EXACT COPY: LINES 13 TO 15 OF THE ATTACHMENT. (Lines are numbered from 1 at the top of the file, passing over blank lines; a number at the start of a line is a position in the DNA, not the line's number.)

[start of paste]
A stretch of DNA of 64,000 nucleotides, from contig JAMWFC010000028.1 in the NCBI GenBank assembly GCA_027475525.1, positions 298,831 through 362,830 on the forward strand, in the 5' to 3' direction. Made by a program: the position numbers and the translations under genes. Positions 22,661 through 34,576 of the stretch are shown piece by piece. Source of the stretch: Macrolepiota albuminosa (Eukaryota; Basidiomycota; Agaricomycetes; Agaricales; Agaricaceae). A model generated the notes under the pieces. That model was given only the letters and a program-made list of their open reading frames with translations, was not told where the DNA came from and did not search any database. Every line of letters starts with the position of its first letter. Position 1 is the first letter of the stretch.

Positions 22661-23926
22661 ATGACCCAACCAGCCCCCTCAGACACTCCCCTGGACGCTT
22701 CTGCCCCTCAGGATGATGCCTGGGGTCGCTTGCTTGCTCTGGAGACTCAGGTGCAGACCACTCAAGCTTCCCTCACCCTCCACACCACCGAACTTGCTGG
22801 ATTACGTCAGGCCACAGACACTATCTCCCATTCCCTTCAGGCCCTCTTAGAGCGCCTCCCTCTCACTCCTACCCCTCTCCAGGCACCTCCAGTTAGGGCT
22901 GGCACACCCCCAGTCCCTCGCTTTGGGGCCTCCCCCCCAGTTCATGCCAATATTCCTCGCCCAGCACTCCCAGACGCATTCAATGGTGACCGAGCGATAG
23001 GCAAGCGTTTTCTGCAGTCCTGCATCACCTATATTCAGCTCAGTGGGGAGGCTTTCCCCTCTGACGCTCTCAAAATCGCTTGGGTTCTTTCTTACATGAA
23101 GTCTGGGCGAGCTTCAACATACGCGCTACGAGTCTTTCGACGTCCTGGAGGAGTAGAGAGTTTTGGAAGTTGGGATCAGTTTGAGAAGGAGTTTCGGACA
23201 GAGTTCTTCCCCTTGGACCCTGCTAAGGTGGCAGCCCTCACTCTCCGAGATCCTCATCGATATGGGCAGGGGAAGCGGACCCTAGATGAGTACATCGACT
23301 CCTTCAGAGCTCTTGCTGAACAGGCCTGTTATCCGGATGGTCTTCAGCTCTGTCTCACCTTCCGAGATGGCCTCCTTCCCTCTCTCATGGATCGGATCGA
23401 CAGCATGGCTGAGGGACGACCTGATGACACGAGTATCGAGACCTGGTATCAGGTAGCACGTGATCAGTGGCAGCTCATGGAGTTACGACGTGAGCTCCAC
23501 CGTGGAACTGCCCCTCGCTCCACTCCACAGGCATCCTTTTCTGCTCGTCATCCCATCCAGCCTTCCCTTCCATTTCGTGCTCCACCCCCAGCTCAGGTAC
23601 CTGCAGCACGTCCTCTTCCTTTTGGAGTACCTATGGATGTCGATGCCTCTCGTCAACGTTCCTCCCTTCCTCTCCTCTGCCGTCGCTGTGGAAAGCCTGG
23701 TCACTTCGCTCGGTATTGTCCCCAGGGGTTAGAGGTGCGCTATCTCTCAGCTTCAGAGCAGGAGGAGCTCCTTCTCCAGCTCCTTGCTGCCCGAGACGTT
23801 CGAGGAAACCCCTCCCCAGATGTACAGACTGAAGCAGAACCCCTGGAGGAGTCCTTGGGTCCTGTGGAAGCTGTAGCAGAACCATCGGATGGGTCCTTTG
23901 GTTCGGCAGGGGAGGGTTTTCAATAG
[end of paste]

23601 CTGCAGCACGTCCTCTTCCTTTTGGAGTACCTATGGATGTCGATGCCTCTCGTCAACGTTCCTCCCTTCCTCTCCTCTGCCGTCGCTGTGGAAAGCCTGG
23701 TCACTTCGCTCGGTATTGTCCCCAGGGGTTAGAGGTGCGCTATCTCTCAGCTTCAGAGCAGGAGGAGCTCCTTCTCCAGCTCCTTGCTGCCCGAGACGTT
23801 CGAGGAAACCCCTCCCCAGATGTACAGACTGAAGCAGAACCCCTGGAGGAGTCCTTGGGTCCTGTGGAAGCTGTAGCAGAACCATCGGATGGGTCCTTTG